Conservative Congressman Has Gun Amendment Regrets


This is an important post and equally important is how it's interpreted. The writer is pro firearm, and anti-violence. Guns have their proper use, but only in the hands of responsible people. We have a serious problem that needs attention.

Nearly 20 years ago, former Congressman Jay Dickey gave his name to an amendment that even today, defines the country's gun policy. However, he has regrets, as he says he carries a responsibility for the lack of progress of improving current policies. Instead, he says he wishes that proper research, which this amendment stopped, would have continued. In fact, Dickey goes as far as to say the law was over-interpreted over the years, and wonders if the research continued, if there would have already been a solution to modern gun violence.

Dickey is not the only conservative who supports gun research. Others, such as Ben Carson, have joined liberals, such as Hillary Clinton, in saying they would and could support this type of research. However, gun rights groups state that this type of policy reversal would be a waste of money, since there is no non-government research available. If there is no research, it is difficult to make any suggestions for policy reform.

After the 2012 Newtown shooting, lawmakers started to take another look at the Dickey amendment, and President Obama asked federal agencies to start interpreting the law literally, which opens the doors for more research. However, agencies that could start this research, such as the CDC, is hesitant, as it has limited resources and a possible fear of political backlash, which it could get as the center flags any study having to do with firearms for the NRA, according to the New York Times.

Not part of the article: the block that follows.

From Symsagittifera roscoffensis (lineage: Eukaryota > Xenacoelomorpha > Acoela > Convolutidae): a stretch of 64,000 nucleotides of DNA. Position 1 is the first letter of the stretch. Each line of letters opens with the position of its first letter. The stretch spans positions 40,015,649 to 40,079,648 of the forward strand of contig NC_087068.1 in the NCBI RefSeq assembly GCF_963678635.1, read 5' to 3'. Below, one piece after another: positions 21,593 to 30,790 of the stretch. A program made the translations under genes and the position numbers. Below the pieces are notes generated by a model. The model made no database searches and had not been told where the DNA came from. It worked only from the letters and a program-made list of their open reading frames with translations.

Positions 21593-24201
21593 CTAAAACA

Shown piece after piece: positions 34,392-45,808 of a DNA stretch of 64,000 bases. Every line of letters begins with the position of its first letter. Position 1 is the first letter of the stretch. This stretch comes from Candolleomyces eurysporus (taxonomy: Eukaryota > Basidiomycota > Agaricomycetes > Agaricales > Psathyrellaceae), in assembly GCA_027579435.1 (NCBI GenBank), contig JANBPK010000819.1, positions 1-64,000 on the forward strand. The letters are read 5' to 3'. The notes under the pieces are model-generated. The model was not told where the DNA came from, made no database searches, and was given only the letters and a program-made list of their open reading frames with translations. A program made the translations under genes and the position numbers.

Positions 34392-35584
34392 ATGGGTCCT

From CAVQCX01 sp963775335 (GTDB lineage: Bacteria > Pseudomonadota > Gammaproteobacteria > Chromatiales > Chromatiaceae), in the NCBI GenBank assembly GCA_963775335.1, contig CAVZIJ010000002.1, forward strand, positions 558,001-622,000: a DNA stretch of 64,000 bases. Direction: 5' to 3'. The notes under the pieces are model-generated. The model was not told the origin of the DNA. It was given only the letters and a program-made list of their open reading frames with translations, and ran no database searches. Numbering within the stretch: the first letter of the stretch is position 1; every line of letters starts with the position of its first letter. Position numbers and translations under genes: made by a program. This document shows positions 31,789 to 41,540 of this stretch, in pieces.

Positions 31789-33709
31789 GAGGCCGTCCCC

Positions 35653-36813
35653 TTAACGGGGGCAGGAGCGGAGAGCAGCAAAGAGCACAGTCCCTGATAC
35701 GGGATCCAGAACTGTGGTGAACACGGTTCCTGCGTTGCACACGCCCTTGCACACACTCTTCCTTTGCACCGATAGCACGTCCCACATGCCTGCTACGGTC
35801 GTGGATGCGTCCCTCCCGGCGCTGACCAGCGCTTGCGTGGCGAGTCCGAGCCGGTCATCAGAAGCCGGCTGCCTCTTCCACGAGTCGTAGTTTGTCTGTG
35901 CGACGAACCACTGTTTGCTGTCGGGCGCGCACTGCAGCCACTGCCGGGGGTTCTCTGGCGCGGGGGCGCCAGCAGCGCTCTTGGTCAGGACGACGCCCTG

Other federal agencies, such as the National Institutes of Health, do not seem as intimidated, and the organization is actively funding grants for those who are studying firearms and their affect on public health. Experts, however, worry that this is not enough. Though this funding is a good thing to people who have been in firearms research for several years, more than 20 years of research time is lost.

The restriction of funding isn't the only issue standing in the way of more gun research, however. There is a large movement that is seeking to remove science from all gun policy. Currently, the Bureau of Alcohol, Tobacco, Firearms and Explosives cannot keep any registry of gun transactions and the organization cannot distribute any of its data. This makes it difficult to figure out a sensible policy.

Pro-gun groups are unwavering, however, and they put in a lot of effort to ensure that existing data is retained and that new research is not taken on. As reported, the NRA, for example, it is said has defended their stance on restricting CDC funding and has even lobbied for more bans. There is also a provision in the Affordable Care Act that restricts doctors from asking about patients' gun use.

So what does this mean? Right now, there are more lawmakers who are willing to do the bidding of the gun lobby than those who are not, and this comes down to dollars and cents. Back in 1996 after the Dickey amendment was passed, research from Knight Ridder analyzed the vote. They found that approximately 3/4 of those who backed the law received about $1.6 million collectively from the NRA in that calendar year. Only six of the 158 opposing members had received support from the NRA.

You may be wondering what happened to Dickey. Though he was the NRA's point man from 1993 to 2000, he left congress before he publically changed his stance on gun research. When he finally did, in 2012, he urged those in congress to evolve their stance on gun research now before more lives are lost.

Robert Siciliano personal and home security specialist to discussing burglar proofing your home on Fox Boston. Disclosures.

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